What were your key career moves to get to your current role?

I have a fairly broad background both in education and employment – which has probably been one of the biggest advantages in getting me to my current role. Having experience in a lot of areas:  design, media, communications, e-commerc, digital marketing, has helped lead me into an omnichannel retail environment – where all of those skills are very transferrable. Not ‘coming through the ranks’ in retail has also helped me perhaps have a different way of thinking or a different approach to certain projects/challenges, and that variety of thinking can bring something additional to support any business or team.
 

What is the biggest challenge you face in your role?

The capacity for a plan to go up in smoke before the commute in - given the competitive nature of the market we operate in. Being dynamic in what we do as a business, though, is also a key strength of DID Electrical – it really goes right back to the origins of the business, the first in Ireland to deliver, install and demonstrate home appliances at a time when they were not commonplace. We try to champion that ability to out-manoeuvre the market in terms of bringing something different to our customers throughout the year, in-store and online.
 

What key skills do you need to be effective in your role?

Having perspective and the ability to bring the organisation together in the right direction across multiple departments. It’s important to have the ability see all corners of the business at once: see the reality from the perspective of customer first and then back, through finance, sales, buying, marketing, etc. to ensure what we’re doing is right for our customers and the business.

 

Describe a typical working day.

Up at 5am or 5.30 (depending on how many snoozes on the phone I can get away with). The rest is a blur.

 

What do you love most about your role?

The people I work with in DID are the most passionate and energetic people I’ve ever worked with. Coming to work is easy if the people you’re with are in it with you – on good days and bad.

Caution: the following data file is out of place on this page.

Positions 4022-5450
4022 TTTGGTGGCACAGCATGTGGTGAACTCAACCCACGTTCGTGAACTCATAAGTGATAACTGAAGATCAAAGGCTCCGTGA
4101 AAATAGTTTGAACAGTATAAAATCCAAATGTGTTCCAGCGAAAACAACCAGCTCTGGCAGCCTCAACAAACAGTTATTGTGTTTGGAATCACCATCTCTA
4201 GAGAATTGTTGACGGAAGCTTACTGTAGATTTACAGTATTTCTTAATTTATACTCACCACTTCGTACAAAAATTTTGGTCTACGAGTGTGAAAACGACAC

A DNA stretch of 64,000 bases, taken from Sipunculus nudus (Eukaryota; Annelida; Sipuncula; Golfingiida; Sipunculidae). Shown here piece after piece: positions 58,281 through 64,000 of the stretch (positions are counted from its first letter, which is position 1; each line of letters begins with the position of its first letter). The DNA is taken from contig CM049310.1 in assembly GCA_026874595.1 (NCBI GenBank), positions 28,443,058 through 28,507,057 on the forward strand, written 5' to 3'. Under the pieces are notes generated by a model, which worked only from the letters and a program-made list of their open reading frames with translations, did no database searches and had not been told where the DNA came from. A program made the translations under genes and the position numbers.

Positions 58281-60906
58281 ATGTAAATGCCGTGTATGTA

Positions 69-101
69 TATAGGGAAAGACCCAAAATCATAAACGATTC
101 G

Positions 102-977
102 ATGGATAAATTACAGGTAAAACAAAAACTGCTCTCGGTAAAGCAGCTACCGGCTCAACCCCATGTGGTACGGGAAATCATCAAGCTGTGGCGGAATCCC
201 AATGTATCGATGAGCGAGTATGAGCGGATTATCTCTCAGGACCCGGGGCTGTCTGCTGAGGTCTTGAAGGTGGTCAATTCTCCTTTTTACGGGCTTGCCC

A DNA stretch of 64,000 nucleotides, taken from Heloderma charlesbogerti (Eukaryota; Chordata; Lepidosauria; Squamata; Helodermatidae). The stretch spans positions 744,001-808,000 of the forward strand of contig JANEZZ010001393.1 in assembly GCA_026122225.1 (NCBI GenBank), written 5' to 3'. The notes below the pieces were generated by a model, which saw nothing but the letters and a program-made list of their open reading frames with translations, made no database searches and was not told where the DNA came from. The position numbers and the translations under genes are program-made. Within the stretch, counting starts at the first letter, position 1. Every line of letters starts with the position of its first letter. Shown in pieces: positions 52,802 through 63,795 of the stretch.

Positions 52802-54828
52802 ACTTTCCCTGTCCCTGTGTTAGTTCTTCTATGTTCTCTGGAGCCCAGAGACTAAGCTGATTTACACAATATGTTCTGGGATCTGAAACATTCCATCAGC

Looking ahead, where might your career path lead to next?

Working for the last two businesses has taken me from graduating college to just turned 36. In that time, I’ve pushed myself and been given the opportunity to progress to new roles within each of those businesses. For me, I’ll do what I’m doing obsessively until I don’t obsess about it anymore – and then I’ll find a new challenge to obsess about!
 

To whom do you look for professional inspiration in your role?

I’m terrible with this sort of question. I suppose, everyone you meet in life has a nugget or two. You take those nuggets, apply your own thinking to them and hopefully the output is better than the sum of all the parts. I think a lot of people get caught up with having a mentor, or hang on to every word of one or two key people, in or out of work. I think you’ve got to first and foremost look at yourself, be inspired by your own potential, use the ‘nuggets’ and keep challenging yourself to be better.
 

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Marketing Matters… with Gerard Tannam, Founder of IslandBridge Brand Development

Posted By The Marketing Institute, Wednesday 10 July 2019
Updated: Tuesday 9 July 2019

Gerard tannam Islandbridge

Tell us a little bit about yourself and your role.